Wait, we have two Pontiac station wagons on Hagerty Marketplace? While Pontiac made the previous example into a throwback “Safari” towards the end of production, this 1963 example is a better representative of what made Pontiac’s longroof more appealing in the wagon’s heyday. This particular Catalina body was a big stylistic influence for the second-generation Pontiac Tempest, which became the GTO. (You can see it most in the split grille and stacked headlights.) Who wouldn’t want a family hauler with the style and street presence of Pontiac’s seminal creation for muscle car fans around the world?

This example sports Pontiac’s 389-cubic-inch “Trophy” V-8 with the standard two-barrel carburetor and an automatic transmission. The seller states that 18,446 Catalina Safaris were built, and he has collected significant amounts of documentation to prove the vehicle’s authenticity. There’s fresh paint and a redone interior, along with a promise of further improvements, as the owner states that items “like the dome light don’t work, but I’m slowly addressing things.”

1987 Mercedes-Benz 300TD

Asking price: $4600

No list of obscure station wagons for sale in America is complete without a diesel Mercedes-Benz wagon, right? But unlike your average, chrome-laden Germanic oil burner from the 1970s (the ones that put the brand on the map in America), this is a later 300TD based on the modern W124 chassis. Cutting edge at the time and still a stunning drive by modern car standards, adding a longroof and a turbo diesel engine to the W124 only makes it cooler. Maybe even cooler than the high-performance 500E?

This example has a whopping 425,000 miles but sports its original paint and interior. The owner stopped using it as a daily driver in 2013, but it comes with many restoration parts and previously serviced it with a “local Mercedes Specialist.” At this price, this W124 could make for a great project car that will take advantage of the diesel longroof’s long term profit potential, as they seemingly become even more popular over time.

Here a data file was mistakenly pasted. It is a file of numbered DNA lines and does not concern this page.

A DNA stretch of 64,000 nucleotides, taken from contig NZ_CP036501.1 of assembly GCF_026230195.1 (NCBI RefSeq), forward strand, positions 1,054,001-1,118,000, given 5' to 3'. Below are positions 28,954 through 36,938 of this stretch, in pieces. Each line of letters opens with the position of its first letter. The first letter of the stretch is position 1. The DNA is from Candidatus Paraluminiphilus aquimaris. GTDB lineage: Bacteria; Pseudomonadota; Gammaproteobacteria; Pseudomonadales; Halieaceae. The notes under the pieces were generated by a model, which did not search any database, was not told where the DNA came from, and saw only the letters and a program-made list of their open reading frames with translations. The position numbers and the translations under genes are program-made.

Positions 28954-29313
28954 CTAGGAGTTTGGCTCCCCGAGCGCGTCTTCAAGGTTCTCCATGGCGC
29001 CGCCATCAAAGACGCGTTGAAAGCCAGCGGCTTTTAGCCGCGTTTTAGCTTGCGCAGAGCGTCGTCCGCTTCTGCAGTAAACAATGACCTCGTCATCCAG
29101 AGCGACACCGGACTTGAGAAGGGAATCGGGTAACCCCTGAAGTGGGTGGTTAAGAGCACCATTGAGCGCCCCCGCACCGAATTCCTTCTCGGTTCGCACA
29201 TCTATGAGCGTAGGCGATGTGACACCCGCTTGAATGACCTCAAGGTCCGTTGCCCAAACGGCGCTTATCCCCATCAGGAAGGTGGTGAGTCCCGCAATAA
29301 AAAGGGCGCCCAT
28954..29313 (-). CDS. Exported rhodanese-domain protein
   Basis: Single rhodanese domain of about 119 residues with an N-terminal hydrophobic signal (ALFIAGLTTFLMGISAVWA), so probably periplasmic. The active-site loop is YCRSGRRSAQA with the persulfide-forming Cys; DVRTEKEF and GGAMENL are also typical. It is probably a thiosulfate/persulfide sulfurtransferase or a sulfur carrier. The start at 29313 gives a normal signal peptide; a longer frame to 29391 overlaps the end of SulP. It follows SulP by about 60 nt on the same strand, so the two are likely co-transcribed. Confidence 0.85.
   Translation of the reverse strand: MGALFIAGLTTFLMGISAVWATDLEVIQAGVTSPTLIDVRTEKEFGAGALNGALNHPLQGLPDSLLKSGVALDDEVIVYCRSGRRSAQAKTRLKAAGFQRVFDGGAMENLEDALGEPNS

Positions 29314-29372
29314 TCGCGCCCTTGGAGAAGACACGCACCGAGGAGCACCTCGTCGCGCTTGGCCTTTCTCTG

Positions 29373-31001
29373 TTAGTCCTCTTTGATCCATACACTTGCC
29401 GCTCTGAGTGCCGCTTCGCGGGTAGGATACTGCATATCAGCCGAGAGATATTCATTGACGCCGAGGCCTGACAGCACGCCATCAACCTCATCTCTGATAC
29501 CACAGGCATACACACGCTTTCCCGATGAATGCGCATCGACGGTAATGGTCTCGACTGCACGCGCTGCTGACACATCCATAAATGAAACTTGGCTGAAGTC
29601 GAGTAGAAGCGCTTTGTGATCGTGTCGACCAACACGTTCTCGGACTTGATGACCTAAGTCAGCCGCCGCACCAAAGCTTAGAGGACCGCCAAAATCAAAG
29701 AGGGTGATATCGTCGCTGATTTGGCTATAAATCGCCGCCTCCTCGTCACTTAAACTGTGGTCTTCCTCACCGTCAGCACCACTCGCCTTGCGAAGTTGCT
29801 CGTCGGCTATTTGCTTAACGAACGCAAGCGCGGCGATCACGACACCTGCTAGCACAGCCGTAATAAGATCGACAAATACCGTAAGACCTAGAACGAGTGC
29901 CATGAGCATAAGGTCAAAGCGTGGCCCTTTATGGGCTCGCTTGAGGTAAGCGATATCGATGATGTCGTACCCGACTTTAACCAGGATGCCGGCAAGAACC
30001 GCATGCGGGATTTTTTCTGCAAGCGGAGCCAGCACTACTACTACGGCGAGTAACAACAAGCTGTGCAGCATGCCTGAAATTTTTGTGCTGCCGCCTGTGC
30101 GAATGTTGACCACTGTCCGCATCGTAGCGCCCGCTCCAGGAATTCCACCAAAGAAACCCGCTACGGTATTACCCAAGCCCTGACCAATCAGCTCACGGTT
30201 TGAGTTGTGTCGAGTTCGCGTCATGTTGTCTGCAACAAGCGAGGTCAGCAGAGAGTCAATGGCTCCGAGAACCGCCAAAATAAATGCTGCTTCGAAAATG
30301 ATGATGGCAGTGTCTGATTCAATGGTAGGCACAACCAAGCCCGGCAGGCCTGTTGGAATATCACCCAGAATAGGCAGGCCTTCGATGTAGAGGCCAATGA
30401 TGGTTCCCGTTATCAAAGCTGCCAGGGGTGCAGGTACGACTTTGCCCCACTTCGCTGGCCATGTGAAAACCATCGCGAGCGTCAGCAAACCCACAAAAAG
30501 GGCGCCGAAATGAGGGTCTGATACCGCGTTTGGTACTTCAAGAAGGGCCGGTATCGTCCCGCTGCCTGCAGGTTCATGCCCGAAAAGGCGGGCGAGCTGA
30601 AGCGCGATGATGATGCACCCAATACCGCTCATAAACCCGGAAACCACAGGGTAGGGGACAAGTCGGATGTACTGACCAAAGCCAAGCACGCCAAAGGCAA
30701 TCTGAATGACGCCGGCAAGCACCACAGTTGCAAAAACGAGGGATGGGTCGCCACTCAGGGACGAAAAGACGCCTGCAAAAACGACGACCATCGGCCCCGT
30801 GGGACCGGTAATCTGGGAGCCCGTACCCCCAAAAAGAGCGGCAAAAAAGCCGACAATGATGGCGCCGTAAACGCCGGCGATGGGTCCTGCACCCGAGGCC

HI-TOP LONGROOF: 1997 Chevrolet Express

Asking price: $5000

Clearly this isn’t a wagon, but it’s one heckuva long roof. The fullsize van has one of the best ratios of roof to (engine compartment) hood in the universe, and this one has the “high top” conversion that includes enough headroom for most folks to stand up inside the van’s massive cabin. The 1995-up Chevrolet Express and GMC Savana take all the best of van culture and pair it with modern day truck hardware.

While this older example lacks the LS-series engines, the Vortec 5.7-liter V-8 is no slouch for family hauling and can easily be souped up with bolt-ons, if a hot-rod long roof is in order? This example does need some attention after 289,000 miles and 25 years on the road, but the hi-top roof has a power-operated rear bed/seat, rear HVAC, wood trim, and accent lighting under its elevated cover. You can make a scene with a longroof these days, but there’s only one way to literally raise the roof at a car show.

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    Thanks for this Sajeev.

    I have always liked wagons. I bought an 88 Olds Cutlass Custom Cruiser as a wore-out lemon after finishing school. Lasted 6 months (cracked block).

    Also drove a 99 Subaru Legacy wagon as a 15-year old beater to work complete with different colour door. Great car. Generated a lot of comments.